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Player Analysis: Rennes’ 17-year-old defensive midfield sensation Eduardo Camavinga

The defensive midfielder has become an increasingly important position in modern football. With many teams preaching a high-pressing, attack-minded style of football, having a player who can shield the defensive line, cover the space behind the attacking unit, and progress possession effectively is crucial to achieving success.

Joshua Kimmich for a resurgent Bayern Munich, Casemiro for an improved Real Madrid, and Wilfried Ndidi for an excellent Leicester City are all number sixes who have been fundamental to their team’s performances. Given this, the hype surrounding 17-year-old Rennes defensive midfielder Eduardo Camavinga is unsurprising.

Under head coach Julien Stephan, Rennes have excelled in Ligue 1 last season, achieving a third-place finish ahead of established names such as AS Monaco, OGC Nice, and Olympique Lyon. Stephan has preferred a 4-4-2 but has also used a 5-3-2 on several occasions. In both setups, Camavinga poses as the deepest midfielder, dropping deep to assist build-up and progress possession.

Camavinga shows an intelligence and assuredness in possession that belies his inexperience. He ensures that he is always in space to receive a pass and support a teammate by providing an easy passing option. He reads the game superbly, which allows him to dictate the course of the attack from deep by moving the ball into favourable positions.

Camavinga’s comfort with both short, medium, and long-range passing means he is a capable enough passer to switch the play effectively and penetrate opposition defensive lines with progressive passes off his impressive left foot. He doesn’t seek to simply circulate the ball but instead serves as a proactive instigator of attacking sequences.

This is also reflected in the tempo of his passing, for he seeks to move the ball as quickly as possible to ensure that build-up play is not stodgy and slow. Should he come under pressure, the French U21 international excels at suddenly accelerating to evade opposition markers. For a player who is so young, he has a remarkably complete repertoire of skills when in possession.

Defensively, Camavinga is equally impressive. With 1.4 interceptions per 90, it’s clear that the teenager is as proactive when defending as he is when in possession. He is often eager to press opponents when possible and seeks to win the ball as high up the pitch as possible.

Perhaps Camavinga’s prime defensive strength is his ability to recover lost ground and win back the ball. Time and again this season, he has thwarted opposition attacks when they bypass the Rennes press by using his searing pace to track back and win back the ball. His 4.2 tackles per 90 reflect his prowess in sheer ball-winning.

Beyond athleticism, Camavinga is able to utilize his reading of the game that serves him so well in possession while defending. He can anticipate opposition attacking moves to quell them before they develop, complementing his proactive playing style and ensuring that his aggression and tenacity are efficient and productive.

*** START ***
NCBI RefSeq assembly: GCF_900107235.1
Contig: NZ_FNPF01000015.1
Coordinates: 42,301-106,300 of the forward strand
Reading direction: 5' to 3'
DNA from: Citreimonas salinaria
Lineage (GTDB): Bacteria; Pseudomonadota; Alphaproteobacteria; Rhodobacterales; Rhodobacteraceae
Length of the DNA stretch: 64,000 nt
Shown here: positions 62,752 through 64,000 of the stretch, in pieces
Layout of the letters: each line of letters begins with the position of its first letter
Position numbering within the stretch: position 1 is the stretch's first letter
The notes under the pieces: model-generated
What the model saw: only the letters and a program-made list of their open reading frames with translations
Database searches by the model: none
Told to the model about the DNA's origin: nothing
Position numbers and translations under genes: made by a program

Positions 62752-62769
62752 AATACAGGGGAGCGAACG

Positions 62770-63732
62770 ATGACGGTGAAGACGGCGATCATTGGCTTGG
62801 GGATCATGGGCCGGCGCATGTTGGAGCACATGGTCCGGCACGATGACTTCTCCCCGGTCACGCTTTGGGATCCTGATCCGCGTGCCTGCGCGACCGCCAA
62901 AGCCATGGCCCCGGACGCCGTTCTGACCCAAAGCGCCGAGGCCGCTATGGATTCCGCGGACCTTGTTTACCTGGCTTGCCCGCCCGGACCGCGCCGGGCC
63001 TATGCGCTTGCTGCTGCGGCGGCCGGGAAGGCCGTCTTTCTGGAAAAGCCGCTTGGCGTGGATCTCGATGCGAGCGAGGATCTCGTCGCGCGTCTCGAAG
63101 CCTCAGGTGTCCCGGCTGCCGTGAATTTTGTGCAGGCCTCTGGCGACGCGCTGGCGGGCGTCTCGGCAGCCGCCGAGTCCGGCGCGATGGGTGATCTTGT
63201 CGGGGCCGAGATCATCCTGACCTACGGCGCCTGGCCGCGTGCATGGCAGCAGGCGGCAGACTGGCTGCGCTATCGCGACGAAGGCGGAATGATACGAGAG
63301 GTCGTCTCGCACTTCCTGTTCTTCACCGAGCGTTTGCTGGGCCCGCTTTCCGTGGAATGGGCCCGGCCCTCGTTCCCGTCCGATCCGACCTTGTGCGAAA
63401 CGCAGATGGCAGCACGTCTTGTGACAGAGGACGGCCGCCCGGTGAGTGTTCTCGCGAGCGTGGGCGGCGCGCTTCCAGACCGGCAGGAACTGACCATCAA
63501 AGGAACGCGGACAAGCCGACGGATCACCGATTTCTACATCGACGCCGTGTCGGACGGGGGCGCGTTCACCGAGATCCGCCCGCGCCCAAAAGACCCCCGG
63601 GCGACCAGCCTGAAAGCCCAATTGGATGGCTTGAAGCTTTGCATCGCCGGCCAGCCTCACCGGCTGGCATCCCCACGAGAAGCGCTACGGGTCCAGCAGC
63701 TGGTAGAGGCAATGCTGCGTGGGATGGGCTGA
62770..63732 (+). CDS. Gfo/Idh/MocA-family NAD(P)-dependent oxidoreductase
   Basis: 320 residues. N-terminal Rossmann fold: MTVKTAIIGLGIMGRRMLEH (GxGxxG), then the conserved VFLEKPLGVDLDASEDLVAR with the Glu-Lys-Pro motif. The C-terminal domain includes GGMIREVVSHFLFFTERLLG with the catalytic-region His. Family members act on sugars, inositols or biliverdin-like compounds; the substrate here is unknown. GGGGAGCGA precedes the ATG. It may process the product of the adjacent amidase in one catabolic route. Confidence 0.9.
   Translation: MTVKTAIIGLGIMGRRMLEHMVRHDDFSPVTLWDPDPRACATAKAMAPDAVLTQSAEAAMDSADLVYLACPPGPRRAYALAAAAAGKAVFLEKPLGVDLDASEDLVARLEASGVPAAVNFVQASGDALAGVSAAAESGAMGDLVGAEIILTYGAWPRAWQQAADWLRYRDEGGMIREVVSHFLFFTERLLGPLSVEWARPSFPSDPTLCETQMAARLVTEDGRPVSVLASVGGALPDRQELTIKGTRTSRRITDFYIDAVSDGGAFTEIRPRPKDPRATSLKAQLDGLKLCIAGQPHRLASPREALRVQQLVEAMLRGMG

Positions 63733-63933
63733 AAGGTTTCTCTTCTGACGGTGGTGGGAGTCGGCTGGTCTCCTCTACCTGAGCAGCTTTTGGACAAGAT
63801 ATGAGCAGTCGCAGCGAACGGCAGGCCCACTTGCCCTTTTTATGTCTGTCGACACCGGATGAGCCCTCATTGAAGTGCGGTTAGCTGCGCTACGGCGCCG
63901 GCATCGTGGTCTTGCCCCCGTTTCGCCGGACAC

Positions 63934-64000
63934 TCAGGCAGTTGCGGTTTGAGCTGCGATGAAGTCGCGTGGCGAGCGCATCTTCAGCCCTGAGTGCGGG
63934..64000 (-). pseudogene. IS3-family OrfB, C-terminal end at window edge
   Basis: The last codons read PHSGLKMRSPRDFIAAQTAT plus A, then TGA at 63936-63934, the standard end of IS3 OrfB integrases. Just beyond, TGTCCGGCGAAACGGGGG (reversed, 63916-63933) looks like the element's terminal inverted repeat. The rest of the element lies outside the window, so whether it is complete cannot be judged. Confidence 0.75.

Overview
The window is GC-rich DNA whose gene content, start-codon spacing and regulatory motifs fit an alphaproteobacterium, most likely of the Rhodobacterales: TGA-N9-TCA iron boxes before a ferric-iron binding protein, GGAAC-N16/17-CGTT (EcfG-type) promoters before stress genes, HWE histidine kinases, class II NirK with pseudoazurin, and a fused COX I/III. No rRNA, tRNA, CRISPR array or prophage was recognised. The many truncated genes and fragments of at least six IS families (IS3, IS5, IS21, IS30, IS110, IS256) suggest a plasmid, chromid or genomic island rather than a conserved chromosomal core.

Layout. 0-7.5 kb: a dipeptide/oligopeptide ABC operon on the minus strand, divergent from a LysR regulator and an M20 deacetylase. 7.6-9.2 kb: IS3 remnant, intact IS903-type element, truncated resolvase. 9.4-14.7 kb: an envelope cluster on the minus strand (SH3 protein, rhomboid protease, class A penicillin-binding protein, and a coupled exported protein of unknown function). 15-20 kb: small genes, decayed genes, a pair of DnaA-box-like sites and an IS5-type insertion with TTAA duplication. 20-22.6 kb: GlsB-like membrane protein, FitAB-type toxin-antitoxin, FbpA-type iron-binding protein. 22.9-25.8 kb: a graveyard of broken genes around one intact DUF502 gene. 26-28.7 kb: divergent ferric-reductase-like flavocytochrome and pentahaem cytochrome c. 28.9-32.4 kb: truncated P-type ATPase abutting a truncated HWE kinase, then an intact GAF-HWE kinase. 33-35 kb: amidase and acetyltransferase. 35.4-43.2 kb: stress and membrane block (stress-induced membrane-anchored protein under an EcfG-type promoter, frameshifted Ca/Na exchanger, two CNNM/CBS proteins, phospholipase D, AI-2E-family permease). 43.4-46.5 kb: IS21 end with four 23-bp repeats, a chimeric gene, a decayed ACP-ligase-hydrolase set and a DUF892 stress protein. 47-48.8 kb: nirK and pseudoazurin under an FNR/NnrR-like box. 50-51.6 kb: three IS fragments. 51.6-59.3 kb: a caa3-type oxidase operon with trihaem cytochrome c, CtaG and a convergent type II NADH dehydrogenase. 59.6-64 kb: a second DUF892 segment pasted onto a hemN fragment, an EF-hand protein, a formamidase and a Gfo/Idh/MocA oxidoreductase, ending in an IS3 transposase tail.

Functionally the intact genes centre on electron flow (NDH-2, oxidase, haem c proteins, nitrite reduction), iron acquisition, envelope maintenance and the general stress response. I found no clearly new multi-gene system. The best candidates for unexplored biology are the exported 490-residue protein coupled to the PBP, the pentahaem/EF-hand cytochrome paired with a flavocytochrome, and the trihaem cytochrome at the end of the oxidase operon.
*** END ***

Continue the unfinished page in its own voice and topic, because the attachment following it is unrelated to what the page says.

At 17, Camavinga obviously has to improve facets of his play. He is very one-footed, a fact that could hinder his efficacy in possession should teams look to expose it more frequently. Like many young players, he can be rash. He has a tendency to go to ground too frequently when it is often unnecessary.

Any club that acquires Camavinga will have to nurture him prudently, but he has enough to his game already to merit a move to a top club. He has been most heavily linked with Manchester United and Real Madrid, of which he appears to closer to a move to the latter judging from reports.

At United, he would likely receive more game time given that his competition for the defensive midfield role would be with an ageing Nemanja Matic and Scott McTominay, who for all his reliability and consistency is no Casemiro. The move would make sense for the English club given that they need a better defensive midfielder, especially if they hope to play both Paul Pogba and Bruno Fernandes in the same team. Camavinga could satisfy that requirement for years to come.

For Real Madrid, Camavinga would likely be deprived of regular first-team football for a few seasons, but the move could still be hugely beneficial for his development. Casemiro has been Los Blancos’ anchor in midfield for several seasons and is a favourite of Zinedine Zidane, but is among the most burdened players at Madrid.

He rarely receives adequate defensive support from his creative midfielder partners, and at 28, he may not be able to carry his defensive duties for much longer. Camavinga would be the ideal understudy to Casemiro. He could step in for the Brazilian when he needed resting and ease himself into Spanish football. Zidane’s track record with Madrid’s youth players has been mixed, but it appears that the 17-year-old is willing to take the risk.

Whether he ends up in the Spanish capital, Manchester, or any other venue for a top European club, Eduardo Camavinga is among the most exciting young prospects in football at present and is almost certainly destined for an illustrious career.

Read – Player Analysis: RB Leipzig’s highly-rated defender Dayot Upamecano

Read Also – Player Analysis: Liverpool and Man United transfer target Ferran Torres

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